A call to counter antisemitism
By Justin Kirschner
When you look at the FBI hate crime statistics for Ohio, it would be easy to assume that the Jewish population has it rather good.
In 2020, the latest year for which figures are available, there were 10 anti-Jewish crimes reported. Most were for damage or vandalism of property. There were no physical assaults tied to antisemitism.
Yet, at the same time, we have to deal with the likes of Matthew Slatzer, a Canton ex-con who was seen at a 2020 anti-Covid mandate rally at the Statehouse in Columbus holding a sign depicting a rat and the Star of David with the words, “The Real Plague.”
Slatzer had also walked into a store with a hatchet and sword and asked for directions to Kent State University, where he heard “there were a lot of Jews.”
You could write that off as the fulminations of an extremist rather than a sickness taking hold of society. But many Jews I know and work with feel something is different, that something is off.
There is a palpable sense of unease that may not have existed even a few years ago, before White supremacists in Charlottesville in 2017 bellowed “Jews will not replace us.”
Indeed, Ohio has the second-largest number of extremist anti-government groups, as documented by the Southern Poverty Law Center. Not all are racist or antisemitic, but there are enough that traffic in conspiracy theories that inevitably scapegoat Jews for them to be a cause of concern.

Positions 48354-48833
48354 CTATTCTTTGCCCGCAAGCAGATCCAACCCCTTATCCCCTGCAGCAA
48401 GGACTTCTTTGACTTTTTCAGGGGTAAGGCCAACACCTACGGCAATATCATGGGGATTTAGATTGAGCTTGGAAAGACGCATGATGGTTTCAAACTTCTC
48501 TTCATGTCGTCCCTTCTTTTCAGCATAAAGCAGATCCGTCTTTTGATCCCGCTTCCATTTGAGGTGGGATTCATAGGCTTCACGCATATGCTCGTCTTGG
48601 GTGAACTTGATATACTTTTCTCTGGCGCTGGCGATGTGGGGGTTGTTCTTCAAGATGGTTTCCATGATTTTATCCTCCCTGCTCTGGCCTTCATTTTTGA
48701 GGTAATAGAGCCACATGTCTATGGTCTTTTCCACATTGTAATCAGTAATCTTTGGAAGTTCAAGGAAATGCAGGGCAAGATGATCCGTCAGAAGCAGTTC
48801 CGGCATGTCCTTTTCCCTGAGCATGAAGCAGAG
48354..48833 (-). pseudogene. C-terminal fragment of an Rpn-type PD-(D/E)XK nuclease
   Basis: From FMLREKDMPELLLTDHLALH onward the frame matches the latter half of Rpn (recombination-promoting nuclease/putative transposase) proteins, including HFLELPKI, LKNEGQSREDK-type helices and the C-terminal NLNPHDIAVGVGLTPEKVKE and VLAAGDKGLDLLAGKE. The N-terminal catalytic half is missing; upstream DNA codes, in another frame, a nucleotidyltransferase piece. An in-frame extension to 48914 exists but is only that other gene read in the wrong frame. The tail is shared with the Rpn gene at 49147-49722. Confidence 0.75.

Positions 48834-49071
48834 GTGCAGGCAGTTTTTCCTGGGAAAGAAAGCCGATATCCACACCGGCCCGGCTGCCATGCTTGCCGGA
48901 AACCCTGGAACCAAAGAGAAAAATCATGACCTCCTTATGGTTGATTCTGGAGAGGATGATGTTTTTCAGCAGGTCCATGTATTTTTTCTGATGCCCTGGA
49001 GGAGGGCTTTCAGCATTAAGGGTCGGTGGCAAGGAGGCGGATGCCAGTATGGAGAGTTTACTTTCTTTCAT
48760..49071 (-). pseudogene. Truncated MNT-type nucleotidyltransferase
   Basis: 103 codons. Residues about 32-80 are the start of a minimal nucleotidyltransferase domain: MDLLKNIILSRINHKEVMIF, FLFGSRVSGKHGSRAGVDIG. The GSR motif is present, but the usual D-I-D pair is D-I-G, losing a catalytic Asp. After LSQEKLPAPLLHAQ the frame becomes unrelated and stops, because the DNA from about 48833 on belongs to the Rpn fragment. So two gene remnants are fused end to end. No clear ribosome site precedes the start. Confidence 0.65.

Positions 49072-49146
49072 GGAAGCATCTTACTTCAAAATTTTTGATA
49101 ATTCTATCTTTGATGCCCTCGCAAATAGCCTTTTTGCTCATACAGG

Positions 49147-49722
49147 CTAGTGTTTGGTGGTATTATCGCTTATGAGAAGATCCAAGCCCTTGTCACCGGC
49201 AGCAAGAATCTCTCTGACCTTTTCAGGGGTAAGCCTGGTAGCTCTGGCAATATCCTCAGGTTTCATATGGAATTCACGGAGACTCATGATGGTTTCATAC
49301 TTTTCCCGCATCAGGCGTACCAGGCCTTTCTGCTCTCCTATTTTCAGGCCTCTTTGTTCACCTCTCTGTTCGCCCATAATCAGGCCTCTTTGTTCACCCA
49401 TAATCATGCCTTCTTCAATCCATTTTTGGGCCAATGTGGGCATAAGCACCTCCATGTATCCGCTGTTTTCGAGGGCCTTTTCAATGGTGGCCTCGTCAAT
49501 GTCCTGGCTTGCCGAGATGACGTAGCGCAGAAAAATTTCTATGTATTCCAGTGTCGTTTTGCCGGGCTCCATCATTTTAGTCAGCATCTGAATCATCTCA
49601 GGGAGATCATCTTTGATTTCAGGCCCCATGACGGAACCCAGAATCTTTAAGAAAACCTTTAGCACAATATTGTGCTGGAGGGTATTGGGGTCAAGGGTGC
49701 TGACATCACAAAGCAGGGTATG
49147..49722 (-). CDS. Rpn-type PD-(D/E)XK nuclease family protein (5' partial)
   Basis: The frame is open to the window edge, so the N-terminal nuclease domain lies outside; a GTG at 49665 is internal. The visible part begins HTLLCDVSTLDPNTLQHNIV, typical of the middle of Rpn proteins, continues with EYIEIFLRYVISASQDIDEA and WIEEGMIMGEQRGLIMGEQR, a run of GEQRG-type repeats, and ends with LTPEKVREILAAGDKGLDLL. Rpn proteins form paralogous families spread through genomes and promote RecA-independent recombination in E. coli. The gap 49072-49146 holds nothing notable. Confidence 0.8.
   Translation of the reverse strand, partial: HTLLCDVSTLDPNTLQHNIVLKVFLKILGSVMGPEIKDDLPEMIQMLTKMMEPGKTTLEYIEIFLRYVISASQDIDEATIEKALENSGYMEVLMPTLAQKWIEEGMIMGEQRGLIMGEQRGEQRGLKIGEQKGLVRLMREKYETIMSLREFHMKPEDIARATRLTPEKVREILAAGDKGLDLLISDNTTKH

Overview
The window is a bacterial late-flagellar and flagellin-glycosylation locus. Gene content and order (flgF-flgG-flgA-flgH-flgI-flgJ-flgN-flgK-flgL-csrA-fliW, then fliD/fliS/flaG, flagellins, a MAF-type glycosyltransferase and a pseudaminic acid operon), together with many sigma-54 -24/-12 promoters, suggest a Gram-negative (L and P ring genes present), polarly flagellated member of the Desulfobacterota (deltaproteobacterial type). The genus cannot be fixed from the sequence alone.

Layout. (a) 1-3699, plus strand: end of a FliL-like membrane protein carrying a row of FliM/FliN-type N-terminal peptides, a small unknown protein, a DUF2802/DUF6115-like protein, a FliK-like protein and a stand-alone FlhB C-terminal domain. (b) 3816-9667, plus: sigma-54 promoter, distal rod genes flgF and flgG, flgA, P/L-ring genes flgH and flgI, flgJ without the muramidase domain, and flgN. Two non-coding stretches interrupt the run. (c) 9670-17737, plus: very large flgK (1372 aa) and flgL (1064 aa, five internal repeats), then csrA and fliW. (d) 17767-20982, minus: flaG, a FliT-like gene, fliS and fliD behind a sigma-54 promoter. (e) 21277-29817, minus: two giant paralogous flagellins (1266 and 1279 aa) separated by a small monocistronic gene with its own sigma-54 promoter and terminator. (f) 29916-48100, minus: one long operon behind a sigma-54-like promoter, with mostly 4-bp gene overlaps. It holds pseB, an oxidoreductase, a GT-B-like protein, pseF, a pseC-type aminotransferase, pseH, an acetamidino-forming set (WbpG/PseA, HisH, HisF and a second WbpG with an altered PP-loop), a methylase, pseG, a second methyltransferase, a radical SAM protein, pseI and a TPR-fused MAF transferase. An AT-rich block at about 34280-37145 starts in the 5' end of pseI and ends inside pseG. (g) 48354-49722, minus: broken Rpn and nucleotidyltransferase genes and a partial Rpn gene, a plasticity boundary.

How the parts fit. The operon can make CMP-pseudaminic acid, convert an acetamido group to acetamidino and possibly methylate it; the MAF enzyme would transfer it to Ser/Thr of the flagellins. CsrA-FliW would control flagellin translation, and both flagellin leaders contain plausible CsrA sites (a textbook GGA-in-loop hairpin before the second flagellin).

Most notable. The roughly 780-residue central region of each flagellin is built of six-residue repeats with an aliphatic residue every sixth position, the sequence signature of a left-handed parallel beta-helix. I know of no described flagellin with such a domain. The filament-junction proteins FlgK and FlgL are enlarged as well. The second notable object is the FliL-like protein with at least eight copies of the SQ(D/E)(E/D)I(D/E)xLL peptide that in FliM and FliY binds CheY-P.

Moreover, when the American Jewish Committee last year released the findings from its latest State of Antisemitism in America survey, we learned that some 90 percent of Jews surveyed believe antisemitism is a problem. Nearly 25 percent said they were the victim of some kind of antisemitic incident.
Perhaps the most troubling revelation: some 39 percent of Jews said they had altered their behavior to conceal the fact they were Jewish. That included not wearing a kipah or a Star of David in public and posting or commenting about pro-Israel content on social media. And it was younger Jews—52 percent —who were the ones most likely to change their behavior.
That is evident every time we walk into a synagogue, where armed security accompanies our worship. The emotional scars from the Tree of Life massacre in Pittsburgh in 2018 or the Chabad House in Poway, Calif. the following year may never heal.
When a gunman took hostages at a synagogue in Colleyville, Texas in January, it was easy to assume the worst.
That everyone but the gunman made it out alive was as much a surprise to many as it was a relief.
So, where does that leave us in Ohio? Gov. Mike DeWine has taken a zero-tolerance approach to antisemitism. He issued an order for the state to recognize the International Holocaust Remembrance Alliance’s working definition of antisemitism, which he noted is a “disturbing problem in American society, including here in Ohio.”
However, the IHRA definition, while important and recognized globally, is nonbinding and carries no legal weight.
So, by necessity, fighting antisemitism is a top priority at the American Jewish Committee, where I serve as Cincinnati regional director. Put simply, we are tired of playing defense.
That is why we conduct antisemitism trainings throughout the country, including with government officials, law enforcement, the media, including Cincinnati-based Scripps Media, and the public. For many, a presentation on antisemitism at the Jewish Cultural Festival at Temple Israel in Dayton was a revelation, to say the least.